“Once I gave a talk about theosis at a theological school, and afterward a student came up, pen and paper at the ready. He asked me, ‘Are there any case histories?’ I couldn’t figure out what he meant, so he said, ‘Has anyone every actually tried to do this?’
“It hit me how difficult this is to visualize, if you don’t have an example of how it works out in practice. It’s the saints who are our ‘case histories.’ They give us an opportunity to see how multitude of people, from all background, ages, and stations of life, ‘did it.’ We put their icons in our homes like a boy who dreams of being a baseball player and puts up posters of his heroes. We gaze at the saints so we can learn how to do what they did.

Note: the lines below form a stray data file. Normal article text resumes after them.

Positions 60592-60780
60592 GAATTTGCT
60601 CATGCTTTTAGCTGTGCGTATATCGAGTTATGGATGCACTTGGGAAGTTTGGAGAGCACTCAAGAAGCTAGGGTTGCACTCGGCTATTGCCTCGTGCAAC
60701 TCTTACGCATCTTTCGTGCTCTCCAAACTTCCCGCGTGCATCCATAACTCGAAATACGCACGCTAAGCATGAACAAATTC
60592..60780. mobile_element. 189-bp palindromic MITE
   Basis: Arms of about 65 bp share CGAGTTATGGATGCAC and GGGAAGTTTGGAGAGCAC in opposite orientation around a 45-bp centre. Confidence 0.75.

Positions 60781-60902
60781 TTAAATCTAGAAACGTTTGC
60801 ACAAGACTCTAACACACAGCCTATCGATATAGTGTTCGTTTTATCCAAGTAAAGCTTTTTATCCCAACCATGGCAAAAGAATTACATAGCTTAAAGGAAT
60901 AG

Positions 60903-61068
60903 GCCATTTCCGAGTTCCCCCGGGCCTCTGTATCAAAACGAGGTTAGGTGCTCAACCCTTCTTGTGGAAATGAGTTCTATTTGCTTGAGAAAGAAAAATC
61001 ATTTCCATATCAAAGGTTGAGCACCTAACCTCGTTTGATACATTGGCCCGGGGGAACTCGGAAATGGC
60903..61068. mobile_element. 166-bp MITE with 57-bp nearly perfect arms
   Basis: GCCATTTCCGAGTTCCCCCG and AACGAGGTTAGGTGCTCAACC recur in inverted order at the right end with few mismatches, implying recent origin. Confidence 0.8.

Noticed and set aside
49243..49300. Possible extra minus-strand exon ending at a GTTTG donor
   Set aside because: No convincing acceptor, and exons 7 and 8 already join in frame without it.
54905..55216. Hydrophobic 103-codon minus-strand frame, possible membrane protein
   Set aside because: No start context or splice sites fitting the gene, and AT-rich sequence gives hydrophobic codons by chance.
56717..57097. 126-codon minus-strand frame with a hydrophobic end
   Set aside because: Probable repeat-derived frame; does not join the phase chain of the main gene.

“Being a saint is not a private attainment, a kind of spiritual mountain-climbing. Its goal is not simply to accumulate more spiritual experiences. As spirituality gained popularity in recent years, I’ve sometimes felt that there’s an unpleasantly narcissistic edge to it, as if it’s a spiritual makeover project. The real mark of a saint is, instead, that his transformed life overflows for others. The Christ-filled person acquires nothing for himself, he dies to self. In that dying he receives life, and gives it to all.”
–– Frederica Mathewes-Green, Welcome to the Orthodox Church: An Introduction to Eastern Christianity